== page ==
Stalinist aspects of Trotsky

Jj Plant jplant at cix.compulink.co.uk
Mon Jun 17 19:43:00 MDT 1996


In-Reply-To: <960616072033_100423.2040_BHG65-2 at CompuServe.COM>
While reluctant to be baited into a brawl for the
purposes of public entertainment (Chris, have you
absorbed too much of the football mania in London
?) there are a couple of points to be answered in
Chris's posts.

>I read Trotsky's remarks on Kronstadt as pretty
typical of
much of what Trotskyists attack as Stalinism. The
brutal imposition
of force by administrative measures. The stifling
of real
debate by the utter dismissal of political
opponents.

Trotskyists, in my experience, attack Stalin/ism
for betraying the revolution by dealing with
international imperialism in ways which halted
the expansion of the revolution, (making use of
the 'theory' of socialism in one country) and
through the systematic destruction of the
revolutionary party inside Russia. They do not
claim that running an isolated workers state
could be an exercise in liberal administration.
When hard measures are necessary for survival it
would be foolish not to take them.

>Despite the fact that Stalin insisted that
Trotsky was a Menshevik
in disguise, Trotsky was a member of the
Bolshevik wing from
1912 along with Stalin and Lenin. They are close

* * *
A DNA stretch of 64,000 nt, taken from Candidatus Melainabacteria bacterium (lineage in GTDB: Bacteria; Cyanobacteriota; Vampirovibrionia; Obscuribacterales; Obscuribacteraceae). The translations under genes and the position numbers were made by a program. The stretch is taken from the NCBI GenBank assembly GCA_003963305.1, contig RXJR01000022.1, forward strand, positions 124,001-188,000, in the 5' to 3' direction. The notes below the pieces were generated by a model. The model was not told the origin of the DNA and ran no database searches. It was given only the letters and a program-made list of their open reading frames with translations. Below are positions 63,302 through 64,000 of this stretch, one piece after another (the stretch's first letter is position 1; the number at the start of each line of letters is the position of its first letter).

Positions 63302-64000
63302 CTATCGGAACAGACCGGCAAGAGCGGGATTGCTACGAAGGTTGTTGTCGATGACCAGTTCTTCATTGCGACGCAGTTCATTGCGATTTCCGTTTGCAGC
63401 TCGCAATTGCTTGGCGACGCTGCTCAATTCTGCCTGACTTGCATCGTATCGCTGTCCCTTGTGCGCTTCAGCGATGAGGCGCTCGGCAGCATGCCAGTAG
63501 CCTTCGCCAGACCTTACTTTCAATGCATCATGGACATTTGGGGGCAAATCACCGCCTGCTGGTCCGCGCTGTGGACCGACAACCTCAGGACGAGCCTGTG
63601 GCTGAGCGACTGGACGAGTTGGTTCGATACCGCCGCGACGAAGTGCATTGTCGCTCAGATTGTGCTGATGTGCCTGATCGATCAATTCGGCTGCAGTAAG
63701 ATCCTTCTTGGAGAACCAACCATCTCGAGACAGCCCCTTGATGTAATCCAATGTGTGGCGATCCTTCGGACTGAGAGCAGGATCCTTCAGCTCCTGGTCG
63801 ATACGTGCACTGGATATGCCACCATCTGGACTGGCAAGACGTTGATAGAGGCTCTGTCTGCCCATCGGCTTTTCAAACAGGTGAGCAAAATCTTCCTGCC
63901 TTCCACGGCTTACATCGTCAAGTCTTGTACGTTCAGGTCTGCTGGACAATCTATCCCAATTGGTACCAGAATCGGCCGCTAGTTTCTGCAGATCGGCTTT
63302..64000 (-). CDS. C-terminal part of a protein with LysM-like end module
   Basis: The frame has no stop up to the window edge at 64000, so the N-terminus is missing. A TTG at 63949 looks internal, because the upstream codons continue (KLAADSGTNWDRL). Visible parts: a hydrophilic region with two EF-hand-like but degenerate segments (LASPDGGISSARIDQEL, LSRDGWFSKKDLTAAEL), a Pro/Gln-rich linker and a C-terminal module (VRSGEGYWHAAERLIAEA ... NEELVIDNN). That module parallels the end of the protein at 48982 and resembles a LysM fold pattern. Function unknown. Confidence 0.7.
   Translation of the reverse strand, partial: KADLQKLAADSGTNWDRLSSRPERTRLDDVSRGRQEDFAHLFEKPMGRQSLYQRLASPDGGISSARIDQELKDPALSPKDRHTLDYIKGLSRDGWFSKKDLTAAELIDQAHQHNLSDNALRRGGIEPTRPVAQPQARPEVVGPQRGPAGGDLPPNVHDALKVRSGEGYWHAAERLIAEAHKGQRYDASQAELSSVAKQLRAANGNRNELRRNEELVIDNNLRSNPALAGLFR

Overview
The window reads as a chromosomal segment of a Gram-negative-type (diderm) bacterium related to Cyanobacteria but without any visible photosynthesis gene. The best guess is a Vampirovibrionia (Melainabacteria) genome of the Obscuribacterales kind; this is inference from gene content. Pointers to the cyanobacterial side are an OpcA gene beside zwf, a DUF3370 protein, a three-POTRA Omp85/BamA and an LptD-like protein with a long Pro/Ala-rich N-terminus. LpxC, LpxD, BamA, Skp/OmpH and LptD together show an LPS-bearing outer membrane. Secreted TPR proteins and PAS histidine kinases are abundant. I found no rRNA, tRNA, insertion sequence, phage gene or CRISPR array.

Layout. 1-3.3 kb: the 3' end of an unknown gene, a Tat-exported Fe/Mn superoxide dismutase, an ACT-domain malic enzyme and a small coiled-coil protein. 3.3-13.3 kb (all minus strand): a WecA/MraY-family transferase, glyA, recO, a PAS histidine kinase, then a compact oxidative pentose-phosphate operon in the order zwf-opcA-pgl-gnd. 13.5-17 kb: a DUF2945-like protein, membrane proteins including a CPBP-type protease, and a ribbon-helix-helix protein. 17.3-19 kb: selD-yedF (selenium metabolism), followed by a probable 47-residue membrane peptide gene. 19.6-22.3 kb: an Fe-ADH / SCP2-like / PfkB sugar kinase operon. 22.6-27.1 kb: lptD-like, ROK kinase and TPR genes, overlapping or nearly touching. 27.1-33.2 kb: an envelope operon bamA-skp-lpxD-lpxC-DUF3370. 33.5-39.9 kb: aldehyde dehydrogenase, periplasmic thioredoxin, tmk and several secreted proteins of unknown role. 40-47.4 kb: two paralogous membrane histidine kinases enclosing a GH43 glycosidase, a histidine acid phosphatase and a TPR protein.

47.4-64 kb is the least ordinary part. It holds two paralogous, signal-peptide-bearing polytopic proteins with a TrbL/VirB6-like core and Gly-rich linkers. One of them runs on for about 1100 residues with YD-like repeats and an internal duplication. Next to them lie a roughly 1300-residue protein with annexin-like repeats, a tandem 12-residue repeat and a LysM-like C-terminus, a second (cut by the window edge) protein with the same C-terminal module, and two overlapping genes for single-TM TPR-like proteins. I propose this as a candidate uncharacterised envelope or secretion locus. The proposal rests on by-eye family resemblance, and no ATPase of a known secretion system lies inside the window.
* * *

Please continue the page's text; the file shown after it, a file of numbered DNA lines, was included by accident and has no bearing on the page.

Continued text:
theoretical and
practical blood relatives.

This is wrong. After the 1912 Congress Trotsky
attempted 'conciliation' between the two wings,
and later organised his own group - the
Mezraoyinitsi (Inter-District Organisation) which
merged into the bolsheviks in 1917. The history
is complex and interesting - one thing you might
read on it is the section in Ticktin (ed) 'The
Ideas of Leon Trotsky'.

>Of course after Lenin's death they fought for
the succession.
Stalin made his pitch as being the more orthodox
and reliable
of Lenin's possible Bolshevik heirs. Trotsky's
pitch was that
he was more in touch with the spirit of the
revolution. But I
suggest (comments please) there was not much
between them.

It might have been better for us all if Trotsky
had made a forceful claim for the leadership
after Lenin's death. He did not. Furthermore, he
went to some pains to contain his disagreements
within the leading bodies of the party, only
turning outwards to the masses when it was
obviously too late. Why he acted in this way is
one of the biggest questions about his life. In
'My Life' he makes much of his illness in
1924-26, and no doubt this played a role, but I
don't see it as a full explanation. He had the
text of Lenin's 'Testament' and the supplementary
note calling for Stalin's removal and he failed
to use it.
_________________________________
jplant at cix.compulink.co.uk



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